Freeman met tons of music icons while in LA, too: Tina Turner, Rod Stewart, Dolly Parton, Ray Charles and Elton John. After an exciting career, he stepped away from the microphone in 2016 and moved back to Spokane to be near family and enjoy retirement.

"My whole life was radio, and it never seemed like I was working a day in my life, because I got to do something I love to do," he says.

John Maynard Hicks, aka Buzz Lawrence, is another guy with the "right stuff" to work as a DJ, and whose love of the format began at a young age.

"I remember listening to the radio when I was 5, 6 [years old], and I was just always enchanted by it," he says. "In Pullman there were signals that came in from Omaha and San Francisco, Los Angeles, Canada — all over. Eavesdropping on these major markets was thrilling. I just gravitated naturally toward radio."

Hicks began working at a Pullman station while still in high school, taking the unwanted, early Sunday morning shift. At 20 he moved to Spokane and started at KNEW, which later became KJRB, and was given his DJ moniker Buzz Lawrence.

"They had a rack of pre-made jingles with different names, and the program director pulled out Buzz Lawrence. I was so intimidated to even start working there I agreed to it," Hicks says.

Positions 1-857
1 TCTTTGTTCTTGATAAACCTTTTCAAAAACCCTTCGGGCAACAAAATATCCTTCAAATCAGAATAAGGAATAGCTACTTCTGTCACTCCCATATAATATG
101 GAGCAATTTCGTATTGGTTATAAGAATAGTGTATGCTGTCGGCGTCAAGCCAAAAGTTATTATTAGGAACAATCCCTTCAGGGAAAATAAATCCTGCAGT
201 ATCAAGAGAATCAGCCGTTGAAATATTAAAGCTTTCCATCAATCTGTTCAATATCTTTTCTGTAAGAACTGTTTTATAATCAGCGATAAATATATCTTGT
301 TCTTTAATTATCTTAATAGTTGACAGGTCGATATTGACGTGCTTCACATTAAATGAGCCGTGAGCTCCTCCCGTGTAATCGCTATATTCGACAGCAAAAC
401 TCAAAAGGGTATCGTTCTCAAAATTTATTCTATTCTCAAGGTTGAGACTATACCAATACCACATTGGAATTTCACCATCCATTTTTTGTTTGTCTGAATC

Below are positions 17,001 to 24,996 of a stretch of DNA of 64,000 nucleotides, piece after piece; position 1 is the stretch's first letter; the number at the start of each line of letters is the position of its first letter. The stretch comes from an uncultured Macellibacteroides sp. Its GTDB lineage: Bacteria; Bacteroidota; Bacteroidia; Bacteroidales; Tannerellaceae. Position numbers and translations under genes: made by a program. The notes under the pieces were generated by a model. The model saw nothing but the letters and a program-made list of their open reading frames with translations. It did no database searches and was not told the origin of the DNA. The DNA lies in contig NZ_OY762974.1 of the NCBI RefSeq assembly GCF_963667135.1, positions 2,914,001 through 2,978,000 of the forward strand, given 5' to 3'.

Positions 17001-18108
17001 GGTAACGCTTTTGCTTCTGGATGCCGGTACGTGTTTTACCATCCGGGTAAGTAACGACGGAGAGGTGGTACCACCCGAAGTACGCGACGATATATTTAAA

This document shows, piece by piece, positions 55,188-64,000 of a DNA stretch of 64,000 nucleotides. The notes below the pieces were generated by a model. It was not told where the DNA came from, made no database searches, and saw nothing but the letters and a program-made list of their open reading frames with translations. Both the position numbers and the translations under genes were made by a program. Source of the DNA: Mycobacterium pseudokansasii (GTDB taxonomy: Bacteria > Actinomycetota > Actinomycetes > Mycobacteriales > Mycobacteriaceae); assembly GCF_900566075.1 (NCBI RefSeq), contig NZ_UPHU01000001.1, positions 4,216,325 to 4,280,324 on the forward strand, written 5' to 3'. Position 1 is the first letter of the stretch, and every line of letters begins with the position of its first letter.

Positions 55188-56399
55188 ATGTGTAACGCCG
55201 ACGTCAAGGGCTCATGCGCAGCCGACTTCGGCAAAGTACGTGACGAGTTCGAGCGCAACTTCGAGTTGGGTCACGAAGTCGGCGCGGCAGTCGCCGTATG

In Seattle, he spent 22 years on the radio as part of the Robin & Maynard duo. They began by playing music in 1988 but evolved into a talk and entertainment show with celebrity phone calls.

"We haven't been on the air in Seattle for years, but people still go to the website [] and they comment on it," because "radio forged really strong, deep relationships. And they're enduring," he says.

Despite still living in Seattle, Hicks returned to broadcasting (remotely) for Spokane-based KOOL about five years ago.

"Just because it's fun to do," he says. "[Station owner] Bob [Fogal] wanted me to go back to work on KOOL because he felt people might remember me from my five years in Spokane, with that horrible made-up name that was assigned to me that I can't stand."

Music station DJs aren't the only voices being paired with faces at this year's radio reunion.

"The broadcast business was one [of] really strong camaraderie and really good people," says Ron Hardin, a former news presenter.

Hardin grew up listening to KNEW and went on to study journalism and communications at Washington State University. In 1971, he came back to Spokane to work in KSPO's news department. He went on to other local stations and eventually moved into sales.

"Each day would be quite a bit different, and you never knew what to expect," he recalls.

The bond between the region's longtime news and entertainment DJs remains strong, even as the number of regular terrestrial radio listeners continues to decline in the post-COVID era, from 89% of Americans age 12 and up in 2019 to 82% in 2022, according to Pew Research Center.

"It's just really so much fun to share stories with these guys that I listened to as a kid," Hardin says. ♦

Meet the DJs • Sat, June 1 from 6 pm-close • Free • The Park Inn • 103 W. Ninth Ave. • Questions? Email Chad Parrish at [email protected]

Spokane Art School Faculty and Student Show @ Spokane Art School

Mondays-Fridays, 10 a.m.-5 p.m. Continues through June 28